When a loved one passes and they have left behind adequate assets that go above and beyond the expenses of their funeral and burial, formal administration of their assets may be necessary. This of course can be avoided if they have a will or trust that names specific beneficiaries or there is joint ownership of the assets. Unfortunately, too many people avoid this important component of taking care of their assets, mostly because honestly, who wants to think about dying? For those that avoid the topic like the plague, you might find yourself dealing with formal administration. Luckily, the process is not as scary as it sounds – but anything with formal and administration in it can see rather overwhelming, right?
The first step requires the executor of the will (the person named as responsible for distributing the assets), to ask the court to become the personal representative of the estate. This status is not immediately granted, however. There is a period of time that others get to object. Do you have any family members out there that you wronged at some point? Guess what, they are likely to come fight for your position and they have every right to do it. Everyone that would be considered an heir or beneficiary is given notice of your desire to become the personal representative.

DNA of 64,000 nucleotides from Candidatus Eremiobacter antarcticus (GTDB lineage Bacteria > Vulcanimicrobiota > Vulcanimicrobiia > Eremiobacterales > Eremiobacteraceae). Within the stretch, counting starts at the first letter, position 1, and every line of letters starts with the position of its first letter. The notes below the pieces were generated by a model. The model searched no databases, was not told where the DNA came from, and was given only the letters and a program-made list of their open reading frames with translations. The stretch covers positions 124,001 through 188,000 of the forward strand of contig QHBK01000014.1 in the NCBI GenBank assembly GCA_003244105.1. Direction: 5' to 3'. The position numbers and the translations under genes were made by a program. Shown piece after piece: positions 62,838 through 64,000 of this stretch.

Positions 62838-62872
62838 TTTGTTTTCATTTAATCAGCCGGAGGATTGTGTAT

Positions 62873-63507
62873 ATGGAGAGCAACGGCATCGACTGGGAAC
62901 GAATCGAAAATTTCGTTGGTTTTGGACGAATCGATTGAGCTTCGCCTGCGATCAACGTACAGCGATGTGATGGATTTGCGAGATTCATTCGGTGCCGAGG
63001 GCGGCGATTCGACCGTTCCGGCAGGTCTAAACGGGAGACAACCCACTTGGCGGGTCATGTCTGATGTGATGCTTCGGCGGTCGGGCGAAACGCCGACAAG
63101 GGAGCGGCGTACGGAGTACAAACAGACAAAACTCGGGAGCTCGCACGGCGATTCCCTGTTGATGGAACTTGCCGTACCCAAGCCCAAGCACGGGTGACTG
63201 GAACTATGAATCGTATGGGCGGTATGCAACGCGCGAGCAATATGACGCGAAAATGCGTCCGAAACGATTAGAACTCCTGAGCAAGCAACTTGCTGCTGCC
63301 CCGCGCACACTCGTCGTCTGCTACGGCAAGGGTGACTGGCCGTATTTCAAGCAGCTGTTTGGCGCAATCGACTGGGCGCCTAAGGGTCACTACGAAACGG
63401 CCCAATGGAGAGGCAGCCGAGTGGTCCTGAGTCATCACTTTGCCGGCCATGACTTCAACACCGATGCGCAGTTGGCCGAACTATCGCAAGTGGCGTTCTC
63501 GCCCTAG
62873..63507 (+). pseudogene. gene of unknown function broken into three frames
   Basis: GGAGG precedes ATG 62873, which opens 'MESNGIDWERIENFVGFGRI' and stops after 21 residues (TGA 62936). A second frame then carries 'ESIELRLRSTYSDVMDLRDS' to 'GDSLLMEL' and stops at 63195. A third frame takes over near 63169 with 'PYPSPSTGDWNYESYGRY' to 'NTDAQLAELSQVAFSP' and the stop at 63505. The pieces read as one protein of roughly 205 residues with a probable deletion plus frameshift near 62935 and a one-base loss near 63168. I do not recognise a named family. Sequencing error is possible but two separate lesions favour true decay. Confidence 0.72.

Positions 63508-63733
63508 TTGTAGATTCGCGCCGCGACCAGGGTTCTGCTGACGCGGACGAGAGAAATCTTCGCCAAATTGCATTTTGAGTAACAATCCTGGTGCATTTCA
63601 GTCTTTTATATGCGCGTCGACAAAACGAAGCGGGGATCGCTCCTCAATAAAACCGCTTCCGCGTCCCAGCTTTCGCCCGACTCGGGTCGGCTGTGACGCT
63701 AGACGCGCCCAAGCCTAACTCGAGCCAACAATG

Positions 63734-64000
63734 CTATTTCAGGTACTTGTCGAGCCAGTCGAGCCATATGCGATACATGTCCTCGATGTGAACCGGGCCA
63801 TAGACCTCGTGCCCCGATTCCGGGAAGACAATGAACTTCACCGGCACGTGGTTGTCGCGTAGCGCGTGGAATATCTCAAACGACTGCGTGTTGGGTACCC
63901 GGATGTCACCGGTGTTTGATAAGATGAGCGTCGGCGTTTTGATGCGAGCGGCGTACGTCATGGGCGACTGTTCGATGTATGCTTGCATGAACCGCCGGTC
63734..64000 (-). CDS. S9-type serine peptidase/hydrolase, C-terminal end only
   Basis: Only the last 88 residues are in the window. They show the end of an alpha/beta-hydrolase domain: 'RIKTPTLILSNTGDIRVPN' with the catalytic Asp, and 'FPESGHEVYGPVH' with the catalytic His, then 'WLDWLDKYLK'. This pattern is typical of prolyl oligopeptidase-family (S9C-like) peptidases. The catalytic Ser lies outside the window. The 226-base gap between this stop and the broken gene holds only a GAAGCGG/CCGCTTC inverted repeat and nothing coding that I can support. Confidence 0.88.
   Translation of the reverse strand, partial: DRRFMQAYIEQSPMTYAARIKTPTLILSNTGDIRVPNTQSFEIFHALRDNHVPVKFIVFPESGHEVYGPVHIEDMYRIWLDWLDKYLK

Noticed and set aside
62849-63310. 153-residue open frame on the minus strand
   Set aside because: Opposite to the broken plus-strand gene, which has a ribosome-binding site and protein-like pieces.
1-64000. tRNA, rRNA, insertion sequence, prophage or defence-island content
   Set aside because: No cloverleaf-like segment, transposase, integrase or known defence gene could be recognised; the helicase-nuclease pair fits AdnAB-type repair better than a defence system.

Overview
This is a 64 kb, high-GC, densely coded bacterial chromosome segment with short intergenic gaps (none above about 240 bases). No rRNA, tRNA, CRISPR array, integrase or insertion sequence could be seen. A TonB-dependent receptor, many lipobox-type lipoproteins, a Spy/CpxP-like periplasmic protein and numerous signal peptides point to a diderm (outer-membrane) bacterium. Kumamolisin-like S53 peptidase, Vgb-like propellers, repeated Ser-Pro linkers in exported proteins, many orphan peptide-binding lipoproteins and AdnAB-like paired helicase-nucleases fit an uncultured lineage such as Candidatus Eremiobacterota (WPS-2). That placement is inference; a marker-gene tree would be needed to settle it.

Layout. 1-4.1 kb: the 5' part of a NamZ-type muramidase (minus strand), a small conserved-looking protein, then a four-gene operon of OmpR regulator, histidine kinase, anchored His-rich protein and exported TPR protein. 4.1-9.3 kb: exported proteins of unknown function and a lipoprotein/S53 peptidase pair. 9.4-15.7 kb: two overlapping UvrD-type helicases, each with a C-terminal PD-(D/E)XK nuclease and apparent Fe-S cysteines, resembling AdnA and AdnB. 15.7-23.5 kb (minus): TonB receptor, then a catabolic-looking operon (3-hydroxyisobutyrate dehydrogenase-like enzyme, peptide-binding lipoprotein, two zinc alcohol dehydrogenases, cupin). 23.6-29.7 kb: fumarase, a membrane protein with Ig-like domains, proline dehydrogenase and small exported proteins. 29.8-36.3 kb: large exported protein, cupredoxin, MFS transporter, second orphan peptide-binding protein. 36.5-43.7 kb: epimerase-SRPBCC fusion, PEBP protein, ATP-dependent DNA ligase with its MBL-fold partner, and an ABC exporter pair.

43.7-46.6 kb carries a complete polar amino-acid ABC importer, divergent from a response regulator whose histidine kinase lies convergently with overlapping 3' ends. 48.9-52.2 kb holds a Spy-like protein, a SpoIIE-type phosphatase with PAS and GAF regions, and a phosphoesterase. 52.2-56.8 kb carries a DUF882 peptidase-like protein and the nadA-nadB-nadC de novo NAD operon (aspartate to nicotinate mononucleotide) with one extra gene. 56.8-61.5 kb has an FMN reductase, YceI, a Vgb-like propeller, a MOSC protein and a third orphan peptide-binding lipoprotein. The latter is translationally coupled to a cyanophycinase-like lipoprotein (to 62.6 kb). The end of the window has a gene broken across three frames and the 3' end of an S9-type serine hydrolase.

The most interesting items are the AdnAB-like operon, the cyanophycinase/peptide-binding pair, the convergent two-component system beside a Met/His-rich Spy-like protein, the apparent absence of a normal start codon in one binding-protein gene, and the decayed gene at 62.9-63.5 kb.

Once it is determined that you are eligible to be the personal representative, you are given a letter of importance – it is actually called the Letter of Administration – which grants you powers, just like a king. You are now able to distribute the estate. Of course, you must abide by the will, assuming there is one written. But, the court needs to prove that it is valid. Here come those pesky family members that are angry with you again – they could try to prove that the will was done under duress, so watch out. There are certain cases where the will is proven without needing testament from others, but these cases are few and far between and require the witnesses to sign a statement with a notary public present at the time your loved one signed the will.
So, back to the formal administration; once you are granted the almighty powers of personal representative, you are able to distribute the assets, but under the supervision of the court. This means that you pay off debts, pay the taxes and distribute what is left to those that they belong to. You must prove to the court that you did everything as it was supposed to be done by submitting receipts and final accounting to the responsible court.
Basically, when a loved one passes, buckle up for a good 6 months to a year as that is how long it could take before everything is settled.